- The Washington Times - Wednesday, November 17, 2021

Montgomery County’s top official is worried the suburban Washington, D.C., county won’t have enough COVID-19 shots to fully vaccinate children in the community.

County Executive Marc Elrich on Wednesday expressed concerns about the reduced number of doses the county received last week from the Maryland Department of Health.

The county got 7,000 doses from the state on Friday, he said, and officials signaled the county might not get any doses this week or next. 

The Montgomery County Health and Human Services received 13,200 doses in its first vaccine delivery, according to Mary Anderson, the agency’s spokesperson.  

“We need to ensure that we have doses to cover second shots for everyone who is vaccinated in the first several days of the clinics,” said Mr. Elrich. “We canceled planned clinics that we were sponsoring with MCPS (Montgomery County Public Schools) last weekend. I hope the state notices this discrepancy and increases the supply to the county government.



“There are a lot of doses sitting in freezers — not ours — around the county that are just sitting there and could be put out, and if the state would move those doses from places where they are not being used to us where we can actually use them, it would be an enormous help in speeding the rate of vaccinations in the county,” he said.

Mr. Elrich said the county only controls the vaccine doses given to it directly, not the other doses given to pharmacies, private clinics and doctors in the jurisdiction.

Sean O’Donnell, Montgomery County Health and Human Services public health emergency preparedness manager, said there has been an increase in booster shots over the last several weeks in addition to pediatric vaccinations.

As of Monday, more than 14,200 booster shots have been administered through county-sponsored clinics, Ms. Anderson said. In the last three weeks, the county has vaccinated about 20,000 children, according to Mr. Elrich. Nearly 10% of residents that have received a COVID-19 vaccine are 16 years old or younger as of Wednesday, according to county health data. This age group makes up almost 22% of the county’s total population.

Earl Stoddard, the county’s assistant chief administrative officer, said roughly 39,000 vaccine doses have been given to the county as a whole. Of those, he said about 19,700 doses have been distributed, meaning 50% of doses received into the county have not been distributed at this point. However, all doses given to the county health department were distributed, so doses that have not been distributed are sitting in pharmacies and other locations throughout the county, he said.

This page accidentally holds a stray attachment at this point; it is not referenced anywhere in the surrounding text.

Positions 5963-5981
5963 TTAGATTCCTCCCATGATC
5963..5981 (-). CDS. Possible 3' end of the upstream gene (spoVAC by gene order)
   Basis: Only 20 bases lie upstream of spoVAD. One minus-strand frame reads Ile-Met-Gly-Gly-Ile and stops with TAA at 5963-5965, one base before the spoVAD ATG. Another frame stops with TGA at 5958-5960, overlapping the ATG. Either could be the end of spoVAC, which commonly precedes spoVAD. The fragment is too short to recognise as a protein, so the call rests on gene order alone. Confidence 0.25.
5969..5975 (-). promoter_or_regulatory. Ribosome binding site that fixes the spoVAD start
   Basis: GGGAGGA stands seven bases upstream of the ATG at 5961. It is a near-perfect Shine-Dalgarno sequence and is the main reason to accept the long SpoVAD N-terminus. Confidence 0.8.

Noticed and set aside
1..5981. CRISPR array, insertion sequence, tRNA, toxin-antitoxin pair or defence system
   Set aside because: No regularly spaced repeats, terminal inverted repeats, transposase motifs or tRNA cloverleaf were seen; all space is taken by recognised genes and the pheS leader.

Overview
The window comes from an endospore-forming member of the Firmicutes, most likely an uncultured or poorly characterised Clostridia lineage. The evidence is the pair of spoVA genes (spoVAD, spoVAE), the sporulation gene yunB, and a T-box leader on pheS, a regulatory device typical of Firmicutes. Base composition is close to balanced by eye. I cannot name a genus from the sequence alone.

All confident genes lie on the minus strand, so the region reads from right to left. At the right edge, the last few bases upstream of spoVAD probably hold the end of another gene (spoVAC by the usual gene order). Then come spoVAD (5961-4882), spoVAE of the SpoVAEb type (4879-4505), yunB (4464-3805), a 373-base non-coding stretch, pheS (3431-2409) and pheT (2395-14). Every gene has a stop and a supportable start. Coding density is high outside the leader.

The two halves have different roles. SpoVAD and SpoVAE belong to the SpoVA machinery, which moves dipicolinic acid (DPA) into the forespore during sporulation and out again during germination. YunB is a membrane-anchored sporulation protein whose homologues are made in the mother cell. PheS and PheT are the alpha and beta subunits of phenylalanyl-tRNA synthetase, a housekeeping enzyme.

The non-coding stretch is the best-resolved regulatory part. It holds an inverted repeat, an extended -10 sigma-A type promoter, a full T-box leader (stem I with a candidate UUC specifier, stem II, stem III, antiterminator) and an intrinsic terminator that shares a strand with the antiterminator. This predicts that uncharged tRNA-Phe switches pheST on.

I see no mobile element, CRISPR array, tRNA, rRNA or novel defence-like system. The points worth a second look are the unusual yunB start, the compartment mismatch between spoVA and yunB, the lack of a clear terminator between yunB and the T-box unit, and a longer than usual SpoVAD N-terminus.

Mr. Stoddard said the federal government needs to do a better job of getting more vaccine doses to Maryland while the state could reassess how it distributes its allotted supply.

“We certainly encourage the state of Maryland to look at who has doses sitting in refrigerators and shift doses from them or certainly future doses not sent to them but rather to partners that are distributing the doses,” he said. “But there are other partners out there that got other doses out. We encourage them to receive doses as well in greater numbers because obviously doses in refrigerators are not going to protect our 5- to 11-year-olds during Thanksgiving and the other winter holidays.”

Raymond Crowel, director of the Montgomery County Department of Health and Human Services, said he did receive a notice that Maryland has moved the deadline up this week for ordering vaccine doses from manufacturers and the federal government in hopes of getting doses early next week. 

However, he said the county still needs to reserve some of the 7,000 doses it received last week to guarantee it can administer second doses. While some schools are hosting pediatric vaccine clinics this week, he said the county has to hold onto most of the 7,000 doses until it receives confirmation that enough second doses will be coming in. 

Andy Owen, spokesperson for the Maryland Department of Health, said the agency expects nearly 89,000 more pediatric doses to be delivered next week for use statewide. He did not clarify if Montgomery County will be receiving any of those doses and if so, how many. 

“Like all states, we rely on the federal government to provide all COVID-19 vaccine doses,” he said. 

For more information, visit The Washington Times COVID-19 resource page.

• Shen Wu Tan can be reached at stan@washingtontimes.com.

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